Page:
One of the most popular pages on my website is my page on Book Reviews! And when I look up the statistics for my site over the last couple of years, almost half of the top posts are . . . yep. Book reviews. I shouldn’t be surprised. Readers like to know about good books.
I’ve read a lot of good books this year. Some of the best nonfiction books I reviewed in blog posts, but I typically only review fiction on GoodReads and Bookbub. (And yes, I believe most people should read some fiction. It has LOTS of great benefits. If you want to know more, click here and here.)
To help add to your fiction To Read list, here are some of the best ones I’ve read so far this year.
Side note: If you want to read even more of my reviews, check out the nonfiction books I’ve reviewed on my blog by clicking here OR join me on GoodReads by clicking here or on BookBub by clicking here!
Best Fiction Reads, Part 1
1. Always by Jody Hedlund, Book 0.5 of The Lost Princesses
178 pages, Medieval historical, Young adult. Jody Hedlund is the only author I can name that draws me into a story written in the first-person point of view without me having to work hard at it. Usually, I need to force myself to read two or three chapters before I care enough to continue fighting a point of view that I don’t like. However, I was starting the second chapter of this book before I consciously thought about how it was written. That aside, the characters are great, the storyline compelling, and the pace excellent. She balances tension with hope, treacherous scenarios with believable escapes.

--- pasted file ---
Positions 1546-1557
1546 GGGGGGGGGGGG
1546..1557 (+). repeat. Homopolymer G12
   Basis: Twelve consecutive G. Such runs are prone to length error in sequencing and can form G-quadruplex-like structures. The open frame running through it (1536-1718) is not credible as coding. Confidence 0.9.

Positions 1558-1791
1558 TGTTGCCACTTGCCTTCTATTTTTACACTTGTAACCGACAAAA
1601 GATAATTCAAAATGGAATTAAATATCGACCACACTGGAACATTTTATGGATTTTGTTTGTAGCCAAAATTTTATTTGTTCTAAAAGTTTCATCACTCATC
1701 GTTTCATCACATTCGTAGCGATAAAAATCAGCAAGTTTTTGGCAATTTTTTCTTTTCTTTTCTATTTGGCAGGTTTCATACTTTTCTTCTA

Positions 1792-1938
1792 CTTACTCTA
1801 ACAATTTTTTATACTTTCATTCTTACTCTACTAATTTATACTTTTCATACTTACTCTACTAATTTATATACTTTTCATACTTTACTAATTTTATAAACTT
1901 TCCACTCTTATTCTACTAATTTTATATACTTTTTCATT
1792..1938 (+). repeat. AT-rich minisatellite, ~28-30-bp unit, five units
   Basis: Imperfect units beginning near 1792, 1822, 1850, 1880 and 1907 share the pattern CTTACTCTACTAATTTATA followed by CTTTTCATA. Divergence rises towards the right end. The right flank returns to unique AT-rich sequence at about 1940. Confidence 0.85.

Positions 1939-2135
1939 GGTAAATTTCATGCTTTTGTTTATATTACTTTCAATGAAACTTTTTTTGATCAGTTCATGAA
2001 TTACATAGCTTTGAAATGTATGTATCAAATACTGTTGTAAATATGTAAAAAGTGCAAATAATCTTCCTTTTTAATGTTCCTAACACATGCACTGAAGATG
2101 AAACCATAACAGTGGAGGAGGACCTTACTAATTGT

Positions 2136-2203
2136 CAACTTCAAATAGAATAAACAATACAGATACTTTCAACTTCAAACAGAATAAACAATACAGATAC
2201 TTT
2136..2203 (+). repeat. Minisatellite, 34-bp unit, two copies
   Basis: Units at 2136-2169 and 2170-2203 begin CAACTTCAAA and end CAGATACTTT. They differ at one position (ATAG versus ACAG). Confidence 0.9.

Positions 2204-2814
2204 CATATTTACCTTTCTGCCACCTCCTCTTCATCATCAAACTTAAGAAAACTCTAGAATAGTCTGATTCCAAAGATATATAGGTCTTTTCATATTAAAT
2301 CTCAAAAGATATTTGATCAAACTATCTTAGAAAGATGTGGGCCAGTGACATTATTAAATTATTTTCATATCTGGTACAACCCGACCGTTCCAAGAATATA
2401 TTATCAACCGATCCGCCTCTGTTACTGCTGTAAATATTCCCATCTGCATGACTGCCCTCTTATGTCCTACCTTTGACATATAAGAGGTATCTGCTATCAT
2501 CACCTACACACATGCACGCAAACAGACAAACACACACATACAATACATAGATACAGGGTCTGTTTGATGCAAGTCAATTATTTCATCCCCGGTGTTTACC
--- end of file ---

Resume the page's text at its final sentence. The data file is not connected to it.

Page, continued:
2. The Crimson Cord: Rahab’s Story by Jill Eileen Smith, Book 1 of Daughters of the Promised Land
368 pages, Biblical fiction. So much about Rahab is unknown to us, yet this author formed a believable story that well followed the little we are told within the Bible. While parts were not easy to read, they were necessary to the story, and Ms. Smith did well in telling enough to make things clear without crossing lines into too much information. She is one of my favorite authors for biblical fiction!
3. No Other Will Do by Karen Witemeyer, Book 1 of Ladies of Harper Station
368 pages, 1894 historical, Texas. A while back, I read and enjoyed the novella that comes between books one and two in this series, so I’m not sure why it took me so long to pick this one up, but I’m so glad I did! I don’t know the historical accuracy of a woman’s colony in the late 1800s, but it’s an interesting concept. Karen Witemeyer filled her town with delightful characters, and I quite want to meet the aunts in particular. The storyline was good, the actions believable, and her ending was superb.
4. A Name Unknown by Roseanna M. White, Book 1 of Shadows Over England
432 pages, World War I historical, London. The pre-World War 1 environment Roseanna White created was both inviting and disheartening as I can imagine it truly was in those days, and the character Peter Holstein was enchanting and inspiring. I can well imagine being in his employ would be a constant flip between exasperating and endearing, even though he goes down as one of my favorite characters out of all the books I’ve recently read. The overall story was excellent, and this family quickly became one of my favorite cast of characters of all time!
5. Flights of Fancy by Jen Turano, Book 1 of American Heiresses